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My biggest fear these days when I got to Egypt is that Mubarak will finally kick the bucket, and all heck will break lose. If that happens, I'm getting out as fast as possible until things calm down.
Heh, yeah ... that is definitely not a time I'd feel quite so wonderfully safe there either. Politically there's such a strong sense of resignation among Egyptians, and yet that seething undercurrent ... I know the despots-in-charge have been working hard at grooming the population for a seamless succession, but I wouldn't be any more stunned if their efforts failed spectacularly than I would if they succeeded.

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listening hungrily to the khutbahs of Khalid Latif of the Islamic Center at NYU. thanks for the suggestion, liquesce!
I like him too. He keeps a blog that is often pretty thoughtful as well. I love that he's so young and already really so accomplished in the community. (ETA: One of the other occasional khateebs at NYU, Haroon Moghul, blogs at Avari ... as a blogger he's more into current events than strictly religious topics, but he can be insightful.)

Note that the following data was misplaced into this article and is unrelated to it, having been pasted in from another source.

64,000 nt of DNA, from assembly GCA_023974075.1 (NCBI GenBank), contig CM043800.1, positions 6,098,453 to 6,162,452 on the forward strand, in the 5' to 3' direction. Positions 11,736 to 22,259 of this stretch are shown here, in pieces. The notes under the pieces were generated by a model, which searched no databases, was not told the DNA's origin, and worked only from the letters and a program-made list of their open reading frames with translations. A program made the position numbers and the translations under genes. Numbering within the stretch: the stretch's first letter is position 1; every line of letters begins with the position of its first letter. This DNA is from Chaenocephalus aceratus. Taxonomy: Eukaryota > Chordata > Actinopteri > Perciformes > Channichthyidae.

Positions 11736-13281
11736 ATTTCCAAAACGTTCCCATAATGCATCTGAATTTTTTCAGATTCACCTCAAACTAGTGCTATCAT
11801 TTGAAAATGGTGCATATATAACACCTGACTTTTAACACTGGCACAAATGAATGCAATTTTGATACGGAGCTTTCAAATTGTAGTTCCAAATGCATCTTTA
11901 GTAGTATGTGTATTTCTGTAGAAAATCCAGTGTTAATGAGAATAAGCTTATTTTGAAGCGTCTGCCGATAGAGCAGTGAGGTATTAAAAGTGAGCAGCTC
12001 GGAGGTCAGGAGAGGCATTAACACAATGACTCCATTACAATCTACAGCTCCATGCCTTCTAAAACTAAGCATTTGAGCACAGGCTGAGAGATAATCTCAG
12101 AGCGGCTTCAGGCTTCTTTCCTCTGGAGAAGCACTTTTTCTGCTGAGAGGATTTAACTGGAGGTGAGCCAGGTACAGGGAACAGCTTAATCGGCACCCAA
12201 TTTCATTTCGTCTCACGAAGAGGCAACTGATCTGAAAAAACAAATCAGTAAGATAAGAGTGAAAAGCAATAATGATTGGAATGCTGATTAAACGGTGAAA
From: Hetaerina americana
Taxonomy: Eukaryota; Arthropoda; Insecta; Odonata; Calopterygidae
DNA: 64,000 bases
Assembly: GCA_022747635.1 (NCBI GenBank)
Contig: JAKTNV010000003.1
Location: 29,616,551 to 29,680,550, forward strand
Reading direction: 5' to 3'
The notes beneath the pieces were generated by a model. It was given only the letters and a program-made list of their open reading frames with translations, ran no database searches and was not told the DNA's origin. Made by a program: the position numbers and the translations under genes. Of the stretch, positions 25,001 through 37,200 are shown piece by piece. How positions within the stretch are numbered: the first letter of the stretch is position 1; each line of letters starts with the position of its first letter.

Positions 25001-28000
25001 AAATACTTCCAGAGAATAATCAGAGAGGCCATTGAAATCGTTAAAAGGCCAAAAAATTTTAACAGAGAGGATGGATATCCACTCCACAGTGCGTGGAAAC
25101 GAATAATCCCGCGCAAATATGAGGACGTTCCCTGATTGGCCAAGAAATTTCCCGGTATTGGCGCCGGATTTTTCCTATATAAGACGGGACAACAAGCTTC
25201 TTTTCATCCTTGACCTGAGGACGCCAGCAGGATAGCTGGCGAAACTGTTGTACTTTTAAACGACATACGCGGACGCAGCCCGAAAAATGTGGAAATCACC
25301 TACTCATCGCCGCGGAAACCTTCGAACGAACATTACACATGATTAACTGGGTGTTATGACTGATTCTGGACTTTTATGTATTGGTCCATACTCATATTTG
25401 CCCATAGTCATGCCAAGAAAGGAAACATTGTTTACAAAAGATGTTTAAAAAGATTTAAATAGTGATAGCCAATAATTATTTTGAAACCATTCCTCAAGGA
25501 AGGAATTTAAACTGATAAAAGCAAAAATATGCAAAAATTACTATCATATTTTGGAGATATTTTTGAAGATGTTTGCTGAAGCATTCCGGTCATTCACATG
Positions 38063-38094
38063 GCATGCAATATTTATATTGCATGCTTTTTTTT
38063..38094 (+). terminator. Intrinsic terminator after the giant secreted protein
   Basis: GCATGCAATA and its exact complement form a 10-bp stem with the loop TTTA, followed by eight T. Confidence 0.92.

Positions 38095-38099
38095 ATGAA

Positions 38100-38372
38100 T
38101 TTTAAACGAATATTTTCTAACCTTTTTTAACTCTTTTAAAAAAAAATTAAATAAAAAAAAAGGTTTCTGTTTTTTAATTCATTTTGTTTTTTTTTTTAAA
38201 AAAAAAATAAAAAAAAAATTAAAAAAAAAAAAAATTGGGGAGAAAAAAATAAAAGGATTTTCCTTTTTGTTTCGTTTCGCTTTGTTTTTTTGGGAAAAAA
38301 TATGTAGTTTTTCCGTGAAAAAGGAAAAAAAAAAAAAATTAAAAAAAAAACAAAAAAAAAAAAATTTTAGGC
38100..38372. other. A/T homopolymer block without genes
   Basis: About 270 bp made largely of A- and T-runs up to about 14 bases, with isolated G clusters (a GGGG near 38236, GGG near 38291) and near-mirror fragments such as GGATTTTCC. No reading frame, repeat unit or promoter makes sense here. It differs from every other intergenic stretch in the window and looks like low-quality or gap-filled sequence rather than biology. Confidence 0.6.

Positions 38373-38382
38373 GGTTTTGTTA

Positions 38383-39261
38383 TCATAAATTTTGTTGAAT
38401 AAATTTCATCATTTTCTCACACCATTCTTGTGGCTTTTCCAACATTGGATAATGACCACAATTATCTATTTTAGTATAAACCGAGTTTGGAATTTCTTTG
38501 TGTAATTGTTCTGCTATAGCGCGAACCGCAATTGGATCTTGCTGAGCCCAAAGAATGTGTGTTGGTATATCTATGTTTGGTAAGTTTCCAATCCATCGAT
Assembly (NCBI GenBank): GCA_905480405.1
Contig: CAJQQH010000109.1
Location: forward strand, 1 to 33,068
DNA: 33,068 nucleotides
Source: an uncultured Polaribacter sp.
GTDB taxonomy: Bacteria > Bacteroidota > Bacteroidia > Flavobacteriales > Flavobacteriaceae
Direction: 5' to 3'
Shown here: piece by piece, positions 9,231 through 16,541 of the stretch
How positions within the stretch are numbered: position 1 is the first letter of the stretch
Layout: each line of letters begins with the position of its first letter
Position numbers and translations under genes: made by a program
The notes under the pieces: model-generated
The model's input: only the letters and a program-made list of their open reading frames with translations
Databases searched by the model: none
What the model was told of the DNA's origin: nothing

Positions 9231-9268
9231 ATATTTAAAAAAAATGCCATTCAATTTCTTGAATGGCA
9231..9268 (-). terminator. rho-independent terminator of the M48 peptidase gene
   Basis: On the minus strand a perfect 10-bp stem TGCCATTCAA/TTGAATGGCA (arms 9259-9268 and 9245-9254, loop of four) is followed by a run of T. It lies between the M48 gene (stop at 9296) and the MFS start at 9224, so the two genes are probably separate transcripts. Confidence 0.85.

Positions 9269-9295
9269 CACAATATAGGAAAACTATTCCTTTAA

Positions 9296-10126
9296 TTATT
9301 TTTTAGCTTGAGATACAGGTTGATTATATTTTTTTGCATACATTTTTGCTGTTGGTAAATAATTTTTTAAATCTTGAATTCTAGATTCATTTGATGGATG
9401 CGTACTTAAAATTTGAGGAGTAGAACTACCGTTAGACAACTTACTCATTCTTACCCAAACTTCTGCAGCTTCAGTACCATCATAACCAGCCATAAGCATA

Good luck on working out the matter of holidays ... I think we all have our own balances to strike with that, and it can take time to figure out what's bending principles too far and what's just enjoying things important to family and the surrounding community with a clear conscience.
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#8 of 227 Old 01-04-2010, 04:34 PM
 
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listening to a seeker's guidance podcast, and the call to (paraphrasing here) not just be people who profess la ilaha illallah, but who live it--i had tears in my eyes.

there is so much wonderful online material you ladies have helped me find. now, i am thinking about my lunch breaks at work. i would love to have a book to turn to for a few minutes of inspiration. anyone know of books in English, on the lines of "daily meditations with so-and-so", that have perhaps a Qur'an passage or hadith with reflection questions?

i hope everyone's new year is off to a good start. i am realizing that i am too much an "all or nothing" person. in trying to plunge in and meet all 5 prayers, i often missed most of them. then in dec i said, no matter what i'll do Isha prayer, and that was more manageable. so, i'm trying to build my commitment, to be steady, adding dhuhur and isha when at home. (when substitute teaching....well, i don't know how to do that except add on to maghrib.)

steadfastness. that's what i'm aiming for now.

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#9 of 227 Old 01-05-2010, 03:03 AM - Thread Starter